Upper Saddle River’s Cavallini Middle School Wins $150,000 in Prizes from Samsung for Concussion-Sensing Project

Photo: The students from Cavallini Middle School presenting for the judges.  Photo Credit: Courtesy Samsung
The students from Cavallini Middle School presenting for the judges.  | Courtesy Samsung

 [While we take a much-needed break, we are rerunning our most popular posts. This was originally published in April 2018.]

Just as the students at Emil A. Cavallini Middle School, in Upper Saddle River, were beginning to consider what project to do for Samsung’s Solve for Tomorrow Contest, one of their friends suffered a concussion in a football game.

The rest is history.

Last week, the school learned that it was one of the three national winners of the contest.

Solve for Tomorrow encourages students to use their skills in science, technology, engineering, arts and math (STEAM) to solve real-world problems. For their project, the team of students at Cavallini Middle School built a sensor that can be placed inside a football helmet to detect concussions. They also built an app to work with the sensor.

The students and their project won $150,000 worth of Samsung products for their school.

Having emerged from thousands of public school entries from across the country to be selected as one of 255 state finalists (one of five in New Jersey), then selected as the winner for New Jersey, and then as one of 10 national finalists (from among all 50 states plus the District of Columbia), Cavallini Middle School ultimately advanced through all these phases of the contest to become a national winner.

As part of the Samsung competition, each team was asked to identify a problem affecting its community. “I want to reiterate our pride in these students being able to identify a project very close to their heats, a relevant issue that affects their community. They used a lot of creativity and ingenuity to apply STEAM to solve this issue,” said Ann Woo, senior director of corporate citizenship at Samsung Electronics America (Ridgefield Park).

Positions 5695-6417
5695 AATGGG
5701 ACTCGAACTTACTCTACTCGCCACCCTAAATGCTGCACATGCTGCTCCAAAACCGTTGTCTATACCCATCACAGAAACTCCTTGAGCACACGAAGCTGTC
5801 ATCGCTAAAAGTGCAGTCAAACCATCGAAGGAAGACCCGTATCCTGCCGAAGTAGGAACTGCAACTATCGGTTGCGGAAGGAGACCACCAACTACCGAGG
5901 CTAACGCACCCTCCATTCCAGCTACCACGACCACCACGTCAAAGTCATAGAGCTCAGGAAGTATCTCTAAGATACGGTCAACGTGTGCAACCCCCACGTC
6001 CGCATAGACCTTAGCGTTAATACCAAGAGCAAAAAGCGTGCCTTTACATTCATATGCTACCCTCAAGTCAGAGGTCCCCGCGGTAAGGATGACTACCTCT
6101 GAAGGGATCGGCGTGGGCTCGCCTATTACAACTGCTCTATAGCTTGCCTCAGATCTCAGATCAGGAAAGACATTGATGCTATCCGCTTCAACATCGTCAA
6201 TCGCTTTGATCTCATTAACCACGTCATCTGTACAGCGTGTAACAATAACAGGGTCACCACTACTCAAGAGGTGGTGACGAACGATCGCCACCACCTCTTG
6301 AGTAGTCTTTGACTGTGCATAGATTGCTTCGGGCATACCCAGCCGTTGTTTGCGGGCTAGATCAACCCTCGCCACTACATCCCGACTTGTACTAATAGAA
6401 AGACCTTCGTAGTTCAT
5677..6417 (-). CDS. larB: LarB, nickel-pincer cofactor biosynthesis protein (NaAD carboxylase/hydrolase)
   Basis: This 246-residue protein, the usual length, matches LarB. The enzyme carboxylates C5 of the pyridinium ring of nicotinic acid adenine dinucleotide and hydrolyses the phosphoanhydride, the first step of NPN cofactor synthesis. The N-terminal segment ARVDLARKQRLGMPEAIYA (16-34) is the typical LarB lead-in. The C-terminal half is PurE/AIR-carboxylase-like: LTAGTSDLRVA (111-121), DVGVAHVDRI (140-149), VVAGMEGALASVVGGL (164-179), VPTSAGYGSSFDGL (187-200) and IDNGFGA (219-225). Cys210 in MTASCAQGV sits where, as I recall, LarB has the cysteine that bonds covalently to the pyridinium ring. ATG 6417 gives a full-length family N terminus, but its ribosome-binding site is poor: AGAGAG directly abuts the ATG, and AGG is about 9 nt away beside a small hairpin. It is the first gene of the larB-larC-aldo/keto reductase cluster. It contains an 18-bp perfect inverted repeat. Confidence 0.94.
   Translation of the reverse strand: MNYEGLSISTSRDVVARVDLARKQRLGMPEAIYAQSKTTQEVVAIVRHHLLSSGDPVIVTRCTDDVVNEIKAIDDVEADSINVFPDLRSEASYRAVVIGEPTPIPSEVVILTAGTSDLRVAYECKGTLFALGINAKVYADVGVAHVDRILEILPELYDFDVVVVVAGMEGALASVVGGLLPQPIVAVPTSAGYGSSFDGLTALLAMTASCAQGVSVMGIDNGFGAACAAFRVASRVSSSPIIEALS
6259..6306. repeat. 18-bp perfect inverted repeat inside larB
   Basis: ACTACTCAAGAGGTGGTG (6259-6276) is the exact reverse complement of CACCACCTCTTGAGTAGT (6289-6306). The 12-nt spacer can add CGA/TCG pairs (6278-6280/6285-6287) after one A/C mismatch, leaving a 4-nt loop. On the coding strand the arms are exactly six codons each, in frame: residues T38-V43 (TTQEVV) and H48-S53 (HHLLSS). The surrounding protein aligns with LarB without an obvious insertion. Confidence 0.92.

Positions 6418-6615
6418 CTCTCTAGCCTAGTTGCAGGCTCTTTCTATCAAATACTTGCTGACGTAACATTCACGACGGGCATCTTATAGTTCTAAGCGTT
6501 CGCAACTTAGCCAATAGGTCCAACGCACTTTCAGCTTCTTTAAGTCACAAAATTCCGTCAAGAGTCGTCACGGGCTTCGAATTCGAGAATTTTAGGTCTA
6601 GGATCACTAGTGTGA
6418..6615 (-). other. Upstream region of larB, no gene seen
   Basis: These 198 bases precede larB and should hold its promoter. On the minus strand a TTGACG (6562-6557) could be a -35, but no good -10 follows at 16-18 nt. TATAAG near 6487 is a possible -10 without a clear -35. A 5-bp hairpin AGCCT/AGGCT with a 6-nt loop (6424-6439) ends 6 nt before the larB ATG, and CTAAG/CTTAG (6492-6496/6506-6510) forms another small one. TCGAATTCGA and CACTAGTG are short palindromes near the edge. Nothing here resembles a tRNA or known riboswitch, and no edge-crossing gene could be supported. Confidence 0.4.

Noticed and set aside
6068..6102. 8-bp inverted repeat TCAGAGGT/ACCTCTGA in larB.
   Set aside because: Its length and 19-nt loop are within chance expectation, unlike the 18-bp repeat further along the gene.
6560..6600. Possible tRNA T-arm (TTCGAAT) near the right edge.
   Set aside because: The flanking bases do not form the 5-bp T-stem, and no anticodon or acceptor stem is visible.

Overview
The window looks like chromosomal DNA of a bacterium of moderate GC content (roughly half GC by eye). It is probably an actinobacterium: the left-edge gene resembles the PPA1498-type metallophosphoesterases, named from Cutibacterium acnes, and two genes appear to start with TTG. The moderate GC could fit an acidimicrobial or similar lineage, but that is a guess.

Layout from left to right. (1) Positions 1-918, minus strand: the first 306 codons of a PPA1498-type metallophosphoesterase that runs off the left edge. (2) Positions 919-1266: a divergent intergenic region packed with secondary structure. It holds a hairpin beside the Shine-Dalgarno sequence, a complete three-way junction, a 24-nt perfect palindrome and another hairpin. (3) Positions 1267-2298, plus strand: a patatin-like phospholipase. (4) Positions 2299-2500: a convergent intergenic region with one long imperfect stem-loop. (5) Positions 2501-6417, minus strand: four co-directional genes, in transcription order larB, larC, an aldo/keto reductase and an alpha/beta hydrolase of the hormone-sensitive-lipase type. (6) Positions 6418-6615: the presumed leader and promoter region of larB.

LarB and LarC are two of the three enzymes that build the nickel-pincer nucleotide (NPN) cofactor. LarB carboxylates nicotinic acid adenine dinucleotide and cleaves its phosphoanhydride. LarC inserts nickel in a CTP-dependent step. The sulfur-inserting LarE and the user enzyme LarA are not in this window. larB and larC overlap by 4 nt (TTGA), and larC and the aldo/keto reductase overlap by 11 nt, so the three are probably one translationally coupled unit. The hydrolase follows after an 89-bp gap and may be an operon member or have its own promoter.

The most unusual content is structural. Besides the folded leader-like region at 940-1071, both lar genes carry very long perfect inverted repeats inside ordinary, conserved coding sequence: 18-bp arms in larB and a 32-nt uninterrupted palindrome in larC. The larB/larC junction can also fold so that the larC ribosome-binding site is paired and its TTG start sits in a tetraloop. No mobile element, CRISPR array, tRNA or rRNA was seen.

The students used Bluetooth, open-source software and off-the-shelf materials to design their sensor-based project. Discussing the design issues they faced, student Joshua Chostaka said that fitting the sensor into the helmet was one of the easiest problems to solve. “We knew there were four main areas on the helmet where our sensor could possibly fit. Then we did some measurements and realized that all of those four could actually fit the sensor.”

Student Jacob Carlin noted that, after the design of the sensor was finished, the students made an app to work with it. “It was tough figuring out software that both looked nice when making a finished product and was capable of using Bluetooth to detect the sensor.”

The team used inputs from various sources in order to reach its goals. One of the students, Alex Fisherman, noted that they had received help from a number of community members, including a software engineer. Also, “One of our other teachers is a high school referee; our football coach is also a doctor.”

The teacher who supervised the project, Jonathan D. Harvey, said that the software engineer had partnered with him on several previous projects over the last two or three years, “and he was kind enough to come over and share his experience with coding and working with a whole bunch of devices for the internet of things, like Arduino boards and Raspberry Pi.” It was a great connection for the students.

“In the case of Cavallini Middle School, to use technology out there and use the combination of resources to create something impactful has been amazing to watch,” said Woo. “And that is why they are one of the national winners.”

Noting that the team came up with the idea after a friend had been injured, she added, “We were impressed with their passion and desire for change to happen in a positive way and impact their community.”

Chostaka said that he recalled hashing over some preliminary ideas with Harvey, but after their friend’s concussion, “we had to do a project that helps the community.” And designing something that would detect concussions would certainly benefit students in the community who play sports.

Harvey noted that they had talked about developing a protocol to help players suffering from a concussion to get back to their normal lives, but “we struck out there.” Then the students went backwards, in a sense, looking for ways to detect concussions earlier, he said. “We saw that it was a big problem that so many go undiagnosed. That’s when we started thinking about pressor sensors,” as well as other sensors that could actually detect concussions.

The Samsung Solve for Tomorrow Contest is now in its eighth year.

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